Amidst the disorder and dangers, Myanmar is struggling with the problem of democratic backsliding; the nation’s government has gone from the bare minimum of democracy to a military junta. The electoral system only lasted a decade, having been founded in 2011, and the country has now regressed to the same militant regime that held Myanmar for over half a century. Despite the promise of General Min Aung Hlaing to return to “a free and fair multiparty general election” in the future, the chances of this happening are slim. The deconstruction of their budding democracy has only increased the trials that the public faces, and the new regime is unlikely to promote the welfare of the populace. Myanmar’s survival as a democratic government has been limited even further. With development towards a liberal democracy halted, if not completely destroyed, the future of Myanmar stands in the balance.

In order for there to be a resolution to this crisis, the international community needs to create an environment conducive for peace and a strong electoral government. This involves promoting discourse between the military leadership, the opposing political party, and other countries in Southeast Asia. External actors need to use their power to influence the military regime and push them away from violent crackdowns and towards a conflict-free outcome. Isolating the administration and refusing to engage in dialogue will only aggravate the issue. Moreover, avoiding economic repercussions is crucial, as the citizens of Myanmar do not deserve and cannot handle the additional pressure that such actions would cause. The country’s current condition is perilous and requires the world’s attention, but beyond what has already occurred, there are few options that emphasize the protection of the public.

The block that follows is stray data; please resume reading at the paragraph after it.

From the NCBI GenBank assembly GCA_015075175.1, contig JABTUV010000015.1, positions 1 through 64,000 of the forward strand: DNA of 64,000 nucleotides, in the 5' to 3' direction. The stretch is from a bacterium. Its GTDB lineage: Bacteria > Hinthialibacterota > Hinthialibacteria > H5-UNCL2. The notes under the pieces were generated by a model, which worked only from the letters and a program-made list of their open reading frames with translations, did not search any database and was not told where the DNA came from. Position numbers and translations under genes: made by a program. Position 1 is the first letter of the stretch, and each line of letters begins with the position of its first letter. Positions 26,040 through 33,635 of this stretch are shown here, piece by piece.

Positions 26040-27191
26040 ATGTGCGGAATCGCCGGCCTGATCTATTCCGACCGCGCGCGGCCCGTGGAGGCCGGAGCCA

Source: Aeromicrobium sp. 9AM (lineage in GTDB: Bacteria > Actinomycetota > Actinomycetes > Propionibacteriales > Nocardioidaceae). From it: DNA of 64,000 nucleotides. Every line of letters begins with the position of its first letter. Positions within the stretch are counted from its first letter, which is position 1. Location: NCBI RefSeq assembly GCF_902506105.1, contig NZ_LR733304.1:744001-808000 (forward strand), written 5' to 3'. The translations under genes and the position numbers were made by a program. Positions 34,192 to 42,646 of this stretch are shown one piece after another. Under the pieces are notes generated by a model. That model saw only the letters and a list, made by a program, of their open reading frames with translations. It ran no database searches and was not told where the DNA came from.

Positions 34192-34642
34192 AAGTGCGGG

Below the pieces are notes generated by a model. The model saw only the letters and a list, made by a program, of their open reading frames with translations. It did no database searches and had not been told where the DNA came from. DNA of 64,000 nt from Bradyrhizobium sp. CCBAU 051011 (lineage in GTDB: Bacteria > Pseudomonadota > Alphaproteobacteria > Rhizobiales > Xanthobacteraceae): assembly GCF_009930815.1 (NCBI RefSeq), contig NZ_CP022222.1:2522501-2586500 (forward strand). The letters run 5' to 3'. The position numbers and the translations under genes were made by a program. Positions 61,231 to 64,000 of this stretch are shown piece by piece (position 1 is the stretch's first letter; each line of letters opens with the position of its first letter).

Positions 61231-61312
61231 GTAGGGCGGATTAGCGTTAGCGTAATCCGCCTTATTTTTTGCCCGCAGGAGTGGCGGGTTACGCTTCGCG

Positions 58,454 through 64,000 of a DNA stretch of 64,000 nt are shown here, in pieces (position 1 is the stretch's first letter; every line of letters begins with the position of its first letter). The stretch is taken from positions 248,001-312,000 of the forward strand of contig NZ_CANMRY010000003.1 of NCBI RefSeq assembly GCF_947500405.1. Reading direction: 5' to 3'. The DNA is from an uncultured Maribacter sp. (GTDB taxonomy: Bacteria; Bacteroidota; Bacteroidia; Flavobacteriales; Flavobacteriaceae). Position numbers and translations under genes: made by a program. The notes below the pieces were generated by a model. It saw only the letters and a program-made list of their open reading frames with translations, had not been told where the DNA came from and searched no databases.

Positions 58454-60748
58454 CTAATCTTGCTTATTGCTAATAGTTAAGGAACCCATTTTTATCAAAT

The consideration of these restricted possibilities highlights a fundamental aspect of the situation that must be improved upon: intensifying the level of international accountability that Myanmar’s military is facing. Authoritarians and armies cannot be allowed to continue discrediting democratic proceedings for their own gain. Questioning the integrity of voting systems and using that as an excuse for a takeover, such as what happened in Myanmar, damages the electoral institution from the inside. It threatens the reliability and stability of democracies around the globe, and when no punitive action is taken against the perpetrators, it opens up the prospect to other abusers worldwide. The increase in democratic backsliding and corrupt leadership that can be seen in the recent past demonstrates how great the need is to encourage a resolution to this crisis.

Should democracy in Myanmar be restored, returning the country to its previous state of affairs is not the most beneficial outcome. If international efforts to reestablish peace and democracy can succeed and result in the rehabilitation of the nation’s government, it cannot end with the implementation of what existed before the coup. Myanmar’s democracy was under the influence of the army before the coup. In 2017, the Myanmar government initiated a military operation against the Rohingya, a Muslim minority group. The Council of Foreign Relations approximates that 700,000 Rohingya people were forced to flee the country and become refugees. Returning to that quasi-democracy will not improve human rights or the nation’s state of affairs. World leaders need to work on building up Myanmar and giving them enough support to create a government and national order that will last. With the revival of the country’s military control, outside organizations must help in the reinforcement of democratic values and norms. Offering financial and political backing to the civilians of Myanmar throughout the myriad of crises they face is essential. While the military government will be resistant to change, combining the condemnation of democracy’s decline and the provision of aid to victims of oppression are ways in which peace and stability can at least be encouraged.